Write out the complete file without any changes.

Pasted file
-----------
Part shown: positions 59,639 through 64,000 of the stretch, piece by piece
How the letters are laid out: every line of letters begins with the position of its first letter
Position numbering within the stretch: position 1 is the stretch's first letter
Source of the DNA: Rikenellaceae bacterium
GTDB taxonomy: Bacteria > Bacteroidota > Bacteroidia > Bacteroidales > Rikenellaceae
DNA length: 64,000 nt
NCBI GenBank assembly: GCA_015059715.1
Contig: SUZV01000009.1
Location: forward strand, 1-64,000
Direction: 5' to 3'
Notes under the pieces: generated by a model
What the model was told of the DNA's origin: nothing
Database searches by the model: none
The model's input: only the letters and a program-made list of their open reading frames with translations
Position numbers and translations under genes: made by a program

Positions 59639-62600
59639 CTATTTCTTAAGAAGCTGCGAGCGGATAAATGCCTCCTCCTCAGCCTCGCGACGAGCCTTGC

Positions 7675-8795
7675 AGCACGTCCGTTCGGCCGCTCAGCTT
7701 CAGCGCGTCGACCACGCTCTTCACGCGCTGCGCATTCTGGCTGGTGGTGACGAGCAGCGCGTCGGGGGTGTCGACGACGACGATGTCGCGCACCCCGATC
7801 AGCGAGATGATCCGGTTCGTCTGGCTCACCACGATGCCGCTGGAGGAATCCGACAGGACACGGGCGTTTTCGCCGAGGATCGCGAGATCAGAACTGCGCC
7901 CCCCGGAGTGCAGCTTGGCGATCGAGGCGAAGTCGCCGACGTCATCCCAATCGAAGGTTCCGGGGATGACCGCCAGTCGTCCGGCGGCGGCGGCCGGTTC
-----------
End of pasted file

Part shown: positions 59,639 through 64,000 of the stretch, piece by piece
How the letters are laid out: every line of letters begins with the position of its first letter
Position numbering within the stretch: position 1 is the stretch's first letter
Source of the DNA: Rikenellaceae bacterium
GTDB taxonomy: Bacteria > Bacteroidota > Bacteroidia > Bacteroidales > Rikenellaceae
DNA length: 64,000 nt
NCBI GenBank assembly: GCA_015059715.1
Contig: SUZV01000009.1
Location: forward strand, 1-64,000
Direction: 5' to 3'
Notes under the pieces: generated by a model
What the model was told of the DNA's origin: nothing
Database searches by the model: none
The model's input: only the letters and a program-made list of their open reading frames with translations
Position numbers and translations under genes: made by a program

Positions 59639-62600
59639 CTATTTCTTAAGAAGCTGCGAGCGGATAAATGCCTCCTCCTCAGCCTCGCGACGAGCCTTGC

Positions 7675-8795
7675 AGCACGTCCGTTCGGCCGCTCAGCTT
7701 CAGCGCGTCGACCACGCTCTTCACGCGCTGCGCATTCTGGCTGGTGGTGACGAGCAGCGCGTCGGGGGTGTCGACGACGACGATGTCGCGCACCCCGATC
7801 AGCGAGATGATCCGGTTCGTCTGGCTCACCACGATGCCGCTGGAGGAATCCGACAGGACACGGGCGTTTTCGCCGAGGATCGCGAGATCAGAACTGCGCC
7901 CCCCGGAGTGCAGCTTGGCGATCGAGGCGAAGTCGCCGACGTCATCCCAATCGAAGGTTCCGGGGATGACCGCCAGTCGTCCGGCGGCGGCGGCCGGTTC